An upward marriage eventually put him in possession of 196 slaves, in addition to the house servants that his mother had been given when she married. He proves not to quite fit the image of the kindly master that has come down through glibber versions of Confederate history. His father-in-law apparently was such a person, for Lee complained that the inherited slaves were in the habit of doing little work. The father-in-law’s bequest included three imposing plantations. The bad news was an injunction that $40,000 in cash–a much larger sum then than now–be quickly raised from these properties for the maintenance of four granddaughters. And one of the three properties, Arlington, majestically located in sight of downtown Washington, was rundown and $10,000 in debt.

            Lee resented and resisted a provision of the will mandating the freeing of these slaves after five years. Sale of some of them, after all, would have satisfied the will’s other requirements with ease. His mood was unhelped by an antebellum New York newspaper, which  chided him–as a relative by marriage to the great Father of His Country–for treating them badly.

            Grant, too, married into a family that owned human beings, but on nowhere near the scale of the Virginia Custises. The Missouri Dents did give daughter Julia a few slaves, but the only one Grant himself ever held title to, he freed. He was no abolitionist, but he seemed to feel for bondsmen. Unlike the baronial Lee, Grant had calloused his hands in fields alongside hired laborers black and white.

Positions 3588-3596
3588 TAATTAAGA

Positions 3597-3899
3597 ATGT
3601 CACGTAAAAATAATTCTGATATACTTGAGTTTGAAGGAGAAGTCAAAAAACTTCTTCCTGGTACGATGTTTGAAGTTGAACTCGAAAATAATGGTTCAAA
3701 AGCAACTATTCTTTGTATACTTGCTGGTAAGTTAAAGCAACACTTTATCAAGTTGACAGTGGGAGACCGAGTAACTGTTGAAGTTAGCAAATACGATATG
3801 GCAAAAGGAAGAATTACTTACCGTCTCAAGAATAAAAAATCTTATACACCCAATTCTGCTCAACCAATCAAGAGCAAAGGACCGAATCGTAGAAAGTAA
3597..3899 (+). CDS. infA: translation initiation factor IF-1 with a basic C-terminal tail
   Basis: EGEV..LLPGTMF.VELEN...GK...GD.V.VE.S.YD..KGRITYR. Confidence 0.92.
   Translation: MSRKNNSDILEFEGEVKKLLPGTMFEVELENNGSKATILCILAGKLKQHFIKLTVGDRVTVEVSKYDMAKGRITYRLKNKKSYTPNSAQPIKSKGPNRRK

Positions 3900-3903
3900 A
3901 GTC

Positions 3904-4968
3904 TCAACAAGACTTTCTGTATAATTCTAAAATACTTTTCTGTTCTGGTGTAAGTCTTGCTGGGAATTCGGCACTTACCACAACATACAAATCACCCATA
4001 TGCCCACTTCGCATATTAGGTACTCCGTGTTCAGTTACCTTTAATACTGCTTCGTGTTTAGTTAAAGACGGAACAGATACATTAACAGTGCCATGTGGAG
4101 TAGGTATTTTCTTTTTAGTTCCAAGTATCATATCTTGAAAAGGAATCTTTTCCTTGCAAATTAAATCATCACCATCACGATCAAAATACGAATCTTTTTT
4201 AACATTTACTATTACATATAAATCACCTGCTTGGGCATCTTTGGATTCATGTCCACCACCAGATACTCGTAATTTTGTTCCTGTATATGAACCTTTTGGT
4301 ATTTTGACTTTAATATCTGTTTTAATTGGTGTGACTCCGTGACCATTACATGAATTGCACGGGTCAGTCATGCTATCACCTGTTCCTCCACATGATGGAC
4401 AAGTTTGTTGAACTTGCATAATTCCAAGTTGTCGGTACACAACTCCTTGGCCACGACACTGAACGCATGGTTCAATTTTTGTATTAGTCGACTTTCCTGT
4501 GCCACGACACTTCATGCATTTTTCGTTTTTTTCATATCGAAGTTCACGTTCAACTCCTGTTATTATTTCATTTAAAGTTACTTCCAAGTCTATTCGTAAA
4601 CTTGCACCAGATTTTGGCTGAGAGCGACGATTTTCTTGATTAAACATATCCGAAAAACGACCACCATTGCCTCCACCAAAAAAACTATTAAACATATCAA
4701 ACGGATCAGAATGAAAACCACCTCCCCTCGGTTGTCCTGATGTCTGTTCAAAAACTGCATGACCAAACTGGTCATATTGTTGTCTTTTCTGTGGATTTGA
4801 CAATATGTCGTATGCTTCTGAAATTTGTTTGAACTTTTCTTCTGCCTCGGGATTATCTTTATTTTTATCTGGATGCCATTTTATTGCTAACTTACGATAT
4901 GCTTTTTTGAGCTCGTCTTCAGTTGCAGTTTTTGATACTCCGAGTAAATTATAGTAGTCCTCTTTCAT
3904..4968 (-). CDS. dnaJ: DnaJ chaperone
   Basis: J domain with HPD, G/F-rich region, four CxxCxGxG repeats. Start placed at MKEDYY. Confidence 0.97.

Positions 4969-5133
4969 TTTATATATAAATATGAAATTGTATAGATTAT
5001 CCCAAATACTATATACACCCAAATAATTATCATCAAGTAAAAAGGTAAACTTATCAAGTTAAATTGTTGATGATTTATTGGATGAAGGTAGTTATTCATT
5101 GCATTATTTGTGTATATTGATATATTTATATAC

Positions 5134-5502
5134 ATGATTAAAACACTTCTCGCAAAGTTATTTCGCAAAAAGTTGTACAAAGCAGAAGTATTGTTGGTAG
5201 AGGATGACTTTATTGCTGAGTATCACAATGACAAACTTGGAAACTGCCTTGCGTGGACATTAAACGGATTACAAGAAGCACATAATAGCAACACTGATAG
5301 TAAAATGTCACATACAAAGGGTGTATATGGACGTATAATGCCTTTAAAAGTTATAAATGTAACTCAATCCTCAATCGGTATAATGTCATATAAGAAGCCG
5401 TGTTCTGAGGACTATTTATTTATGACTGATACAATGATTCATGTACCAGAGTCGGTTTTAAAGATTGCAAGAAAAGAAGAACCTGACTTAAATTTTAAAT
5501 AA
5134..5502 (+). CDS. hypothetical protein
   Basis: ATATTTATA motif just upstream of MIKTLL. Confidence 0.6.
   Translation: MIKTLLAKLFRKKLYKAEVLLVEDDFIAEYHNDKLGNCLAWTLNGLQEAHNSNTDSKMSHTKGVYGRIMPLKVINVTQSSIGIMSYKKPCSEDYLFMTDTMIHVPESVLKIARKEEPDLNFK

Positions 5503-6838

Grant endured hard times after his 1854 resignation from the army in a reputed whisky stink. He went to farming in Missouri, but, despite characteristically implacable effort, weather disasters and financial reverses ruined him. He ended up peddling firewood in shabby clothes on St. Louis street corners to feed his family. He pawned a watch for $20 to give them a Christmas. By secession’s eve, he was employed in a Galena, Ill., leather shop belonging to his father.

            Whereas Lee turned down an offer to be the first field commander of the primary Union army, Grant barely made it back into the Union army at all. The governor named him colonel of the 21st Illinois only after the unit’s first commander had to be removed for inability to manage the men.

            As both soldier and civilian, Lee–unlike many members of the Southern ruling class–worked hard at planning and gathering useful information and was very careful with his money, but he was nowhere near as familiar with the difficult life of most Americans of his day as Grant. The two men’s appearances reflected as much. Lee was a carefully resplendent spiritual descendant of Winfield Scott. Grant idolized the Mexican War’s other general, careless dresser Zachary Taylor. Like Taylor, Grant was fixated on substance, not show.